Here begins the second of three threads that we are curating for e-flux conversations. We have another fantastic group of contributors, who will take it in turns to write a post every weekday (Monday – Friday). This time we will be considering the political and artistic significance of materiality today and making a call for new historical materialisms, in opposition to any kind of essentialising, ahistorical materialist ontologies.
Art, the social sciences and cultural theory are presently witnessing a wave of new materialisms. From object-oriented ontologies and neuroscience to affect theories and new vitalisms, a range of fresh perspectives are placing renewed emphasis upon materiality, the physical body and ‘the thing’. In opposition to the poststructuralist emphasis on textuality, or the post-autonomist notions of ‘immaterial labour’ and the ‘information economy’, these new approaches demand that we deal with the contemporary world in concrete, materialised terms. On the face of things, this may seem like a positive development, since the contemporary world remains thoroughly material and spatial and our present context of environmental crisis, globalisation and biopolitics can surely only be understood in materialist terms. However, we are concerned that the various new materialisms often evidence worryingly ahistorical and naturalising tendencies. While the present drive towards materialism offers a great opportunity for critical thought, we are also concerned that the construction of transhistorical ontologies might simply lead into new theoretical cul-de-sacs.
Our main interest here is to consider the specific historical significance of materiality and space within the current stage of capitalism, as well as in relation to contemporary art. Can we locate particular assemblages of the material and the spatial with relation to financialisation, digitalisation and the other abstractions of 21st century capitalism? Rather than a new model of what matter or space always are, we call for a reinvigorated historical materialism – a perspective that emphasises the constant reproduction of materiality in altering forms, with varying political stakes.
(Antti Laitinen - Forest Square III, 2013)
Our contributors for this conversation have all been working in areas that are relevant to these issues, but they have very different backgrounds and interests. For this first week, we would like them to broadly respond to our initial provocation in relation to their own ongoing concerns. We will see how the conversation develops after that.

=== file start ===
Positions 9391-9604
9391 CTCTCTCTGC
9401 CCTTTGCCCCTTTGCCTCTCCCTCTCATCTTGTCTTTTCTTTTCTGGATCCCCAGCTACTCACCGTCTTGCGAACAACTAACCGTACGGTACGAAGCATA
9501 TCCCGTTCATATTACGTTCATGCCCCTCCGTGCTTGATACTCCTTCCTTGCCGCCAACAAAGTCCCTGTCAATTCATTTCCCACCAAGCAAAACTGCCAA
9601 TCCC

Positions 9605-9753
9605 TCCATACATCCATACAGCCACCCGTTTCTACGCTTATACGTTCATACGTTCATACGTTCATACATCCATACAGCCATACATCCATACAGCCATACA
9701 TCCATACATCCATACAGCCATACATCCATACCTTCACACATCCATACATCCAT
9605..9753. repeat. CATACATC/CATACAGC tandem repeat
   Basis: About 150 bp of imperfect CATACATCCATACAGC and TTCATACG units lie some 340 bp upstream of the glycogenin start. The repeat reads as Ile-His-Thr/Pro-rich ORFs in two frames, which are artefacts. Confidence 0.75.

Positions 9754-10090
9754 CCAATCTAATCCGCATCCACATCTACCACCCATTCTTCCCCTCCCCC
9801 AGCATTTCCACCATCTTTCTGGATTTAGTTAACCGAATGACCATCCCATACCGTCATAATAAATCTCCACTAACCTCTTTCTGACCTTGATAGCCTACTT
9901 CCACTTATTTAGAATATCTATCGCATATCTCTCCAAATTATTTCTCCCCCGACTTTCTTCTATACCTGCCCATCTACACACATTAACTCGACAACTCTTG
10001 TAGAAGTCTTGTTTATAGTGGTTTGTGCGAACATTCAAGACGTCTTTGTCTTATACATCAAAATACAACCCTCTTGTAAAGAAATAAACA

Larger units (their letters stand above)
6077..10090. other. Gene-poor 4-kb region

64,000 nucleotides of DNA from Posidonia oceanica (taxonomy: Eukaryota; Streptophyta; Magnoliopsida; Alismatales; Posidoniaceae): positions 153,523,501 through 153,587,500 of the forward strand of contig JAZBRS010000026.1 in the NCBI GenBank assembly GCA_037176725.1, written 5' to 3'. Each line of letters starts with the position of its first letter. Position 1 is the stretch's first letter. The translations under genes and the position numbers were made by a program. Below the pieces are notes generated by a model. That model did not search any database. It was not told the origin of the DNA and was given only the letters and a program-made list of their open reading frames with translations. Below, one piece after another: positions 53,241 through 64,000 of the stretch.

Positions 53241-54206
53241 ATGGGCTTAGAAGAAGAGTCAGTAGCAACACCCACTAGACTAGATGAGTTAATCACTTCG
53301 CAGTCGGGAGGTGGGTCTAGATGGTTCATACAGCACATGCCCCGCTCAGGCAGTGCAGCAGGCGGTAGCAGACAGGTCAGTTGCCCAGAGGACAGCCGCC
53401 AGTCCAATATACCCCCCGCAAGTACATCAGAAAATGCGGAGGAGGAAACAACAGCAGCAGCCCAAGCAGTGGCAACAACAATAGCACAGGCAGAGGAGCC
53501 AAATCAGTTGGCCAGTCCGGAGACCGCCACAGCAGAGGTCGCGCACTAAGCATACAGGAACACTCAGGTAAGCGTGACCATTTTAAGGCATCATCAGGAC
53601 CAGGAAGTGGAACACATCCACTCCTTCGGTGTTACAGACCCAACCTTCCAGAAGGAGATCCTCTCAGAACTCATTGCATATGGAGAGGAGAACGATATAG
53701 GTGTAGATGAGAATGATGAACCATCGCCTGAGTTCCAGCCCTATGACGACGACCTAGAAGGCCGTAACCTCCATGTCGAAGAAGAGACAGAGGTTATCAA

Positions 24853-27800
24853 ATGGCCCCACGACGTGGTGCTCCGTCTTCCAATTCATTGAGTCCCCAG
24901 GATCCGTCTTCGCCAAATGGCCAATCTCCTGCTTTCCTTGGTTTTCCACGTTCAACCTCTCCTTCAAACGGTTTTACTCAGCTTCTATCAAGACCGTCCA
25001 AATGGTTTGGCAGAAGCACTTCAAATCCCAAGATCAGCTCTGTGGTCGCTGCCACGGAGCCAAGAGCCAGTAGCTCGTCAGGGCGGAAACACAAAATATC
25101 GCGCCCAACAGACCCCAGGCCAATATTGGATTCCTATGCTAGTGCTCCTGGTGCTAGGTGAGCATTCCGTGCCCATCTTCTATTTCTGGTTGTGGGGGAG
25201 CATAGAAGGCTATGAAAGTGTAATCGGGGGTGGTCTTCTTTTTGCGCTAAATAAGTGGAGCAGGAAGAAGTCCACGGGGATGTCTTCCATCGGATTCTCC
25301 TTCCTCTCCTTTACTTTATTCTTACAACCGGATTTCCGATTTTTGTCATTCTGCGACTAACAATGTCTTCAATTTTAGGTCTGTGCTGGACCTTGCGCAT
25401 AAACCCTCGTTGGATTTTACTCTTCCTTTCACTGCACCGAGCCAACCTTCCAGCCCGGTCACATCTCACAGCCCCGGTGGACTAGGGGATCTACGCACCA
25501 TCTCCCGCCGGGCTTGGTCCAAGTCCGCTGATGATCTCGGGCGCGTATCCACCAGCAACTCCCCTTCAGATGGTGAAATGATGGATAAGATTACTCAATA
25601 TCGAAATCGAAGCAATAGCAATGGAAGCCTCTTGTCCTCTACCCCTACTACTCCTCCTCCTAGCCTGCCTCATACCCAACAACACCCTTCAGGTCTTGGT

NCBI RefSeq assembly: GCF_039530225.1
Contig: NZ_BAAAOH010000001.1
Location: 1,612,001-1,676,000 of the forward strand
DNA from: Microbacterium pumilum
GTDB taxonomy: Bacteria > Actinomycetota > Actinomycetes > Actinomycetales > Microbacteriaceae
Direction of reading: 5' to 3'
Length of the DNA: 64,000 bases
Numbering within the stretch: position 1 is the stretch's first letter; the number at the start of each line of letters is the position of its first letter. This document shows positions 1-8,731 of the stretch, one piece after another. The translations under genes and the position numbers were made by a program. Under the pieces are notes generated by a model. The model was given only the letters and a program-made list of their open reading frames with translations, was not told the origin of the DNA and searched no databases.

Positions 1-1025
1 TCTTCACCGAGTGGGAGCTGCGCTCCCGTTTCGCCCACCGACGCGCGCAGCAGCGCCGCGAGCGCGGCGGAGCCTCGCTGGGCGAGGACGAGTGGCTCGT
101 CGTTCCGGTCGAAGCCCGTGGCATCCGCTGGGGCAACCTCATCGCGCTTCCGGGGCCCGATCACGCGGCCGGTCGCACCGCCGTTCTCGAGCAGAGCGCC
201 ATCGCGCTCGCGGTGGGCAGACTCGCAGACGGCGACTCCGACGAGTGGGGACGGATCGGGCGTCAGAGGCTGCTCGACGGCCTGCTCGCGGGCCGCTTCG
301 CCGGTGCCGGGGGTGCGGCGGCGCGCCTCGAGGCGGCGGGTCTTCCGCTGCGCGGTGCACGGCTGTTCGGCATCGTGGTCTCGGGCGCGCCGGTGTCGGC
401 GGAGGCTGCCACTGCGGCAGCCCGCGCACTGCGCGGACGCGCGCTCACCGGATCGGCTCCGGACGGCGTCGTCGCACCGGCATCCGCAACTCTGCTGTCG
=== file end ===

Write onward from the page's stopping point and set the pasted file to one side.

We are really delighted to have such a wonderful panel for this topic and are certain that they will offer extremely enlightening ideas. Briefly, the participants are Lance Wakeling (Tuesdays), Amanda Boetzkes (Wednesdays), Bill Roberts (Thursdays) and Louis Moreno (Fridays).
Lance Wakeling is a Brooklyn-based artist whose recent work includes a set of video essays that focus in the physical sites of global telecom and security infrastructures. His new film, Field Visits for Chelsea Manning, premiered in December 2014. Amanda Boetzkes is an Assistant Professor in the School of Fine Arts and Music at the University of Guelph. Her first book, The Ethics of Earth Art, published in 2010 and she is currently working towards a new book, provisionally titled Contemporary Art and the Drive to Waste. Bill Roberts is a research fellow at Warwick University. He has published essays on the work of Liam Gillick, Allan Sekula and Ina Blom and is currently researching the intersection of contemporary art with architecture and design. Louis Moreno is a Lecturer in Visual Culture at Goldsmiths College, University of London and a member of the ‘freethought’ collective who are one of the artistic directors of the 2016 Bergen Assembly. His background is in Marxist urban geography and during 2014 he published an essay on ‘the urban process under financialised capitalism’ in the journal City.
(Photograph of the making of Antti Laitinen - Forest Square III, 2013. For more, see: http://www.frame-finland.fi/fallingtrees/forest-square/)